Many people drive as part of their daily work routine. Some do so specifically to further the business of their employer. In cases where an at-fault driver was acting in the course and scope of employment, the employer may be found vicariously liable for its employee’s negligence – even if the employer wasn’t in any way directly negligent (i.e., negligent hiring, negligent supervision, failure to properly maintain vehicle, etc.).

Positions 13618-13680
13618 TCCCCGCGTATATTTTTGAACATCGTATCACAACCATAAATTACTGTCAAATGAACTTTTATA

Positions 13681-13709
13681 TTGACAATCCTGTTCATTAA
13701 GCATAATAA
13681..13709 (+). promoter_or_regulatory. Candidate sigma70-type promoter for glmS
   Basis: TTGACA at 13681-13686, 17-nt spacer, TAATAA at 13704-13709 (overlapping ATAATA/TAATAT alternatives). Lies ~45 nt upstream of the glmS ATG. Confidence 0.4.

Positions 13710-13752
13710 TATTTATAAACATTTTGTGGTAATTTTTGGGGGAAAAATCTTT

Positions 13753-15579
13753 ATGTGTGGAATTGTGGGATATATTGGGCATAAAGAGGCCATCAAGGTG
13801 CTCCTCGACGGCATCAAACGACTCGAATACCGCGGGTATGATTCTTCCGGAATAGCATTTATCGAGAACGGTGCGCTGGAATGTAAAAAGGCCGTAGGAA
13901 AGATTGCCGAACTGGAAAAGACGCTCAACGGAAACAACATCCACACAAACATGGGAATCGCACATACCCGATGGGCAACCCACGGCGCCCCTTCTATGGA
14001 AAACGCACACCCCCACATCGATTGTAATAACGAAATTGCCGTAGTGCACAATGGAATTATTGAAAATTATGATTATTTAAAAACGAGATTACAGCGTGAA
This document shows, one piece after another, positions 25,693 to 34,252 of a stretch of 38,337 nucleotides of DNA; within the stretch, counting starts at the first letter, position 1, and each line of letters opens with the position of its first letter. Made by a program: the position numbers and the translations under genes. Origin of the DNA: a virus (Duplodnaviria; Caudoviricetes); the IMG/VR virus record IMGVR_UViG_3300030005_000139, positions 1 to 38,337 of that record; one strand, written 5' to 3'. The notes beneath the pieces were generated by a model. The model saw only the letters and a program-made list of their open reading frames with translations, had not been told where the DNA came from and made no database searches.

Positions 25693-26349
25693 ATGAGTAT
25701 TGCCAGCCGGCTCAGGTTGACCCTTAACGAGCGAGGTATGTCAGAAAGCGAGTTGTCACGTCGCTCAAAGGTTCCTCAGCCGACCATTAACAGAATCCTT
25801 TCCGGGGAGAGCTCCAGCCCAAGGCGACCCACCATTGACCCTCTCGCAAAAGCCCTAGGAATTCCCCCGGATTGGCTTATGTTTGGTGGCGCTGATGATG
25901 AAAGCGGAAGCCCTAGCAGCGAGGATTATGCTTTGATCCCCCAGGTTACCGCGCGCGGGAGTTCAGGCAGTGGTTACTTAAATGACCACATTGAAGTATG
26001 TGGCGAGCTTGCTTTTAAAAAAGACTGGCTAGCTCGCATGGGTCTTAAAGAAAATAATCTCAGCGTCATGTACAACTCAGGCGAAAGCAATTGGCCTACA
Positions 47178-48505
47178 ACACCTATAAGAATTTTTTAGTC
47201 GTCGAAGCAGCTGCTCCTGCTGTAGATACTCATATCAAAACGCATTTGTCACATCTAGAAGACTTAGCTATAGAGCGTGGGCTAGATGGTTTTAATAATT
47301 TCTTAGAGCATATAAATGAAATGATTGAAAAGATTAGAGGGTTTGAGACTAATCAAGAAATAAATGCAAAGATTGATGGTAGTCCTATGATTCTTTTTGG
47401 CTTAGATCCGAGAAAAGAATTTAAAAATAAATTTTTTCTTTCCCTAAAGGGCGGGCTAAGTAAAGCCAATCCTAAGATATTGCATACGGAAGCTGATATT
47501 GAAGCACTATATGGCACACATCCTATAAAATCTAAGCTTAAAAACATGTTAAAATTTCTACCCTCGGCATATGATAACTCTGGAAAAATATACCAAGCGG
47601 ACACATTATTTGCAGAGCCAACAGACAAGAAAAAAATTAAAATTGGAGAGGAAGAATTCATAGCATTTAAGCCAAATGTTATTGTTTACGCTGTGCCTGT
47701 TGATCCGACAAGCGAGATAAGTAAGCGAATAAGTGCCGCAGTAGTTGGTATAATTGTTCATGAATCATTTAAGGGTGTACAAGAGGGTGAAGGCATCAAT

However, when someone has permission to use a company-owned vehicle both for work and personal reasons, questions of liability can get complicated.
This was the matter at hand in a recent case weighed by a California appellate court, where the question was whether the at-fault driver’s personal insurer should be liable to pay a $500,000 arbitration award for a crash that happened while the driver was operating a company vehicle, but not in the course and scope of employment. Continue reading